>From: "Shuan Rose" <email@example.com>
> This exchange concerns a response by one of my YEC friends
>to reading an
>ASA journal article advocating that Christians take a bigger role in caring
>for the environment. His attitude is classic YEC.
His response is also classic dispensationalism: we needn't bother the world
will be destriyed anyway!
> Hi, John.
> What I think the writer did was to take seriously Gen.
>1:26-28 and Gen .
>These verses speak of Man's responsibility for creation .
And presumably women's 8-))!
>creation seems to ` be among the the very first tasks that God gave to Man.
>It behooves us to take it s seriously.It involves far more than polishing
>brass. God loves His creation(Jn 3:16) and has a vision for the entire
>cosmos (Col . 1:15-20).I would say that at least we should m make sure that
>we don't muck up His creation.In short, we have to do it all- both proclaim
>t the gospel AND take care of His Creation. We tend to
>remember the first,
>and foget the second.
> This writer seems to have missed a few pertinent verses, and worse -
>basic reason of why Jesus came.
The Fall fouled the creation (earth &
>universe) up so utterly that God is going to destroy it all, and start
The problem with this view is that it is unscriptural! A closer examination
of the scriptures reveal that Jesus won't return to destro the world but
rather renew or transform it. There will be a _renewed_ heavens and earth;
Jesus talks of the _renewal_ (literally rebirth) of all thingsm; and Paul
writes of the creation being liberated - there seems to be no room for
destruction of the earth here. If it were the meek would be very
disappointed (Mt 5:5)!
Mt 24:35 seems at first to suggest destruction, but the Greek word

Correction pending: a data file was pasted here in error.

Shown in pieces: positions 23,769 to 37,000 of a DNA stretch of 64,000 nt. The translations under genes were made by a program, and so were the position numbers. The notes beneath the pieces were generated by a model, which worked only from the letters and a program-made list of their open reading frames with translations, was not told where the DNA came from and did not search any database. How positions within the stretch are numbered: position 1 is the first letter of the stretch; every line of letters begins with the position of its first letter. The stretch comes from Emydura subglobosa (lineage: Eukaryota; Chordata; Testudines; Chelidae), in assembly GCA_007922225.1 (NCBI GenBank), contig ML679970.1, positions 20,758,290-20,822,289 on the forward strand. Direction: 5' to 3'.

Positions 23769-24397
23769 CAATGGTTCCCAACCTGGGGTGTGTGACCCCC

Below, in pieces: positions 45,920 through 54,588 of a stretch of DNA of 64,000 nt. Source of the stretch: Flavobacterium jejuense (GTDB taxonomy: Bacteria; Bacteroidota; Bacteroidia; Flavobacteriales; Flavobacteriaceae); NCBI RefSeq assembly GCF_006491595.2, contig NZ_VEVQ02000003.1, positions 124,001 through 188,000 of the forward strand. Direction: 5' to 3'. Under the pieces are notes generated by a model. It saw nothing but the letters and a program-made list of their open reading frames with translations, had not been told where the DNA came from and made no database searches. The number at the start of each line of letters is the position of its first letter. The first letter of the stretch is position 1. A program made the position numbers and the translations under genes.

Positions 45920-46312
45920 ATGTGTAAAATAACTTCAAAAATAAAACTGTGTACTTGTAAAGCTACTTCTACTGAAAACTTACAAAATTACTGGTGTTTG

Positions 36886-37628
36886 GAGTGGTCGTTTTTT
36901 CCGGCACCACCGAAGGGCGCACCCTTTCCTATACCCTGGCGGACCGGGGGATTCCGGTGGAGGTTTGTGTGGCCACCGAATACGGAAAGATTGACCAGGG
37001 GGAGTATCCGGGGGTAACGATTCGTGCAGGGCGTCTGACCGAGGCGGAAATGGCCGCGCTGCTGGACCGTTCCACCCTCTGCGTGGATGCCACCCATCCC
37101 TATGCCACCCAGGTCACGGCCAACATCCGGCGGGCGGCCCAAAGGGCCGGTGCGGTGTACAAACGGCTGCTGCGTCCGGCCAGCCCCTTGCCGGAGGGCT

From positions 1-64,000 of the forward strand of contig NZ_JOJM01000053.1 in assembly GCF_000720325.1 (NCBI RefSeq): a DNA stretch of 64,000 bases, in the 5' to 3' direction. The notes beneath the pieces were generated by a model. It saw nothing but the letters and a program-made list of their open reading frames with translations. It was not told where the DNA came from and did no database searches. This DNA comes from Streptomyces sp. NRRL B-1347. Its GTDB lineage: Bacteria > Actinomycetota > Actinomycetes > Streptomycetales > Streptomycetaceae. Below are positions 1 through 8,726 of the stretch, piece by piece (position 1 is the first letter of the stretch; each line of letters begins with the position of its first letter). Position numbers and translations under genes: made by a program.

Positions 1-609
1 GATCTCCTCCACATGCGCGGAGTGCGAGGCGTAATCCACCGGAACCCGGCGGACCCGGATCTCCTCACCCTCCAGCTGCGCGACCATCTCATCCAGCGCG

translated in the NIV as 'pass away' alos occurs in 2 Cor 5:17, where Paul
describes the person in Christ as a new creation, saying the 'old has gone'
(literally passed away). This implies not total destruction but
Heb 1:12 is another, but as in the Matthew passage the emphasis is on a
contrast, here it is between the creation and the creator. The one thing
the writer seems to want to emp[hasise is the unchangeableness of God
compared with his creation - to use it as a proof text fro a theory of
destruction is inappropriate. The word translated as 'changed'
(allagesontai) is the same word used in 1 Cor 15:51 and 52. here the
context is the resurrection of believers: 'we will al be changed'. Yet
again the meaning can be understood as transformation.
2 Pet 3:10 is an important vesre used to justify destruction. However, the
majority of contemporary commentators (see e.g. Baukham, WBC, 1985)
translate the key part as: 'theerath and all its works will be found. The
sens seems to be that the purging fires will enable the earth and all its
work to be 'found', that is revealed or discovered for wnat they are. (On
this verse and the worldview implications of how we translate it see: Al
Wolters 'Worldview and textual criticism in 2Peter 3:10' WTJ 49 (1987)
The idea that the world will be transformed is also seen in Is 2:4; 11:6,8;
and Is 35:6 and also in Enoch 45:5.
Hence, anytime put into caring and stewarding the creation will not be
wasted. The meek can then indeed inherit and rule upon it (Rev 5:10).
>While there is temporal interest in doing the least damage to the
>bio-sphere, God is more intersted in eternal things - like human souls. On
>sinking ship it is wiser to help passengers into life boats, than to polish
This is typical dualistic thinking: more platonic than biblical.
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